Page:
Tuesday, October 4, 2022
CMB-LA Focuses on Aiding Young Black Males
By Cora Jackson-Fossett, Staff Writer
Published August 3, 2017

Mark H. Anderson (right), CBMLA president, presents the Founder’s Award to Jason McCuller (2nd from right), founder of CBMLA, during last year’s Annual CBMLA Awards Gala. Looking on are McCuller’s mentees, (from left) Robert Peters and Carl “CJ” Nicholson. (Photo by Ward Wesley)

Young African American males receive a wealth of support from the Concerned Black Men of Los Angeles (CBMLA).

As a nonprofit organization focused on helping at-risk youth, the group offers programs and resources to aid the social, emotional, academic, and psychological development of teens of color.

CBMLA has assisted hundreds of Los Angeles young people since its establishment in 2003.  A large part of its success is due to the mentors, volunteers and community partners that work with CBMLA to provide quality services to youth age 11-to-19-years-old.


Many of the organization’s collaborators, as well as several mentees, will be honored at CBMLA’s 3rd Annual Awards Gala set for Saturday, August 19, at 6 p.m., at The Proud Bird, 11022 Aviation Blvd., in Los Angeles.  The theme is “Guiding Today, Creating Direction for Their Tomorrow.” Kevin Frazier, co-host of “Entertainment Tonight,” will be the keynote speaker.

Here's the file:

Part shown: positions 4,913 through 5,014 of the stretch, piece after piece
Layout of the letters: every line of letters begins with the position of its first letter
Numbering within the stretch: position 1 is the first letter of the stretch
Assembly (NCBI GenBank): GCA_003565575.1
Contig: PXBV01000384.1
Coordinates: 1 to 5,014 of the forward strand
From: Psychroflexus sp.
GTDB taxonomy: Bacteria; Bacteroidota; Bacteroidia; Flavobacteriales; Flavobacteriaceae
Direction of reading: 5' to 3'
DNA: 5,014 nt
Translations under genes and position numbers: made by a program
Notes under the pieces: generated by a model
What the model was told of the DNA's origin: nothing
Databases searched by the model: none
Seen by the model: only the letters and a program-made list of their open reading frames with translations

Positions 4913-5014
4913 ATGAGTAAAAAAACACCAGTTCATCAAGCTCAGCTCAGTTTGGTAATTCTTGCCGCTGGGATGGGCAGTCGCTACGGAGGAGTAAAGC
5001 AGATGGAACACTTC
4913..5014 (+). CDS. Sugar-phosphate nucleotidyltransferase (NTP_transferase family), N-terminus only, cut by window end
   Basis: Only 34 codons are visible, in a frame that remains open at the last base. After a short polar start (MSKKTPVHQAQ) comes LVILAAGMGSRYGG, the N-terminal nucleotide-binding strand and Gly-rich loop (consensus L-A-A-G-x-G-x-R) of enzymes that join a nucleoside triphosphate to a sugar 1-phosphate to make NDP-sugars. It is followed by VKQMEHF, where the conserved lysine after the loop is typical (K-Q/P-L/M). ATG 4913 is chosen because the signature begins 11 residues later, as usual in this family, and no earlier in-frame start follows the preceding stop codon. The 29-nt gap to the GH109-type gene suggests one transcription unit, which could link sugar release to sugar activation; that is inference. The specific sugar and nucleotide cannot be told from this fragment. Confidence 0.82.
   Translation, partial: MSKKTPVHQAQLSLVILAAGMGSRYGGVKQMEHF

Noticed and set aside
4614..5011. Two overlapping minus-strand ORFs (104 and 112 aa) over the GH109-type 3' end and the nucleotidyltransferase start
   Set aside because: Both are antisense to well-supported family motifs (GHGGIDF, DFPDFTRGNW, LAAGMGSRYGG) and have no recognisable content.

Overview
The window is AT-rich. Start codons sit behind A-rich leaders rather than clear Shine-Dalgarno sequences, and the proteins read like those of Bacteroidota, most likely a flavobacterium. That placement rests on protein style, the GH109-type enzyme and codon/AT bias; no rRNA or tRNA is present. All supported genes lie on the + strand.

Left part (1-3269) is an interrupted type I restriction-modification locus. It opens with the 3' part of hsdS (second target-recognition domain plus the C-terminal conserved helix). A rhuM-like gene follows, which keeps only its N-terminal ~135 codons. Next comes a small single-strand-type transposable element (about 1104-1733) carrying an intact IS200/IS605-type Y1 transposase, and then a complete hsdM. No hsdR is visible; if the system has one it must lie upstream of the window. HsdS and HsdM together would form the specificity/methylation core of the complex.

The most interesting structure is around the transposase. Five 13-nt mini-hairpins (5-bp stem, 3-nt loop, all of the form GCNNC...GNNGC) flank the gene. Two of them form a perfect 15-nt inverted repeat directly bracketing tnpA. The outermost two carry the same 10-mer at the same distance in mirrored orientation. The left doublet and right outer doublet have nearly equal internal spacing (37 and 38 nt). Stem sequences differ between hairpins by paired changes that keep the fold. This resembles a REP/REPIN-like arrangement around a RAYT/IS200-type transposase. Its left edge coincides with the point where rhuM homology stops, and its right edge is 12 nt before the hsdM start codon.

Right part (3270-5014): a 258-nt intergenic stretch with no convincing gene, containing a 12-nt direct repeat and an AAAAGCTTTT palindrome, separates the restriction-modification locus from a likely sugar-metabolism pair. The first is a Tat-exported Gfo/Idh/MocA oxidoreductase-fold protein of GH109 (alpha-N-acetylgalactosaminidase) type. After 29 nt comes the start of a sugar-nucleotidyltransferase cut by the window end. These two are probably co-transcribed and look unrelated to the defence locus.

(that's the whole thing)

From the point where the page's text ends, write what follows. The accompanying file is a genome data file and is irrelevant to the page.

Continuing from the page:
“Those attending the Awards Gala will learn about CBMLA and the youth services we provide,” said Mark H. Anderson, CBMLA president.

“They will also learn about the increasing support being provided to CBMLA from new sponsors and partners. Finally, they can talk directly with the young men who are actively involved in CBMLA programs.”

The group’s activities include Welcome to Manhood, a monthly workshop that features group discussions, team building exercises, and Q&A sessions with guest speakers.

Through the Emerging Leaders Program, CBMLA recruits professional, college-educated men of color to serve as mentors to expose youth to community service opportunities, higher education options, and leadership development.

Another program, the CBM CARES National Mentoring Initiative, aims to improve academic and life outcomes for middle school students by presenting weekly workshops with CBM mentees at their schools.


“Through this program, mentees develop life skills, stronger school attachment, and improve citizenship,” said Anderson, the former postmaster of Los Angeles who has volunteered with CMBLA since 2010.

As for the future, Anderson is working with female members of CBMLA to launch a program for young girls called Welcome to Womanhood.

“We seek to support and empower youth and advocate for the betterment of our communities.

To learn more or obtain tickets for the Awards Gala, call Mark Anderson, at (323) 868-0299.


Categories: Education | Local | News | News (Family)
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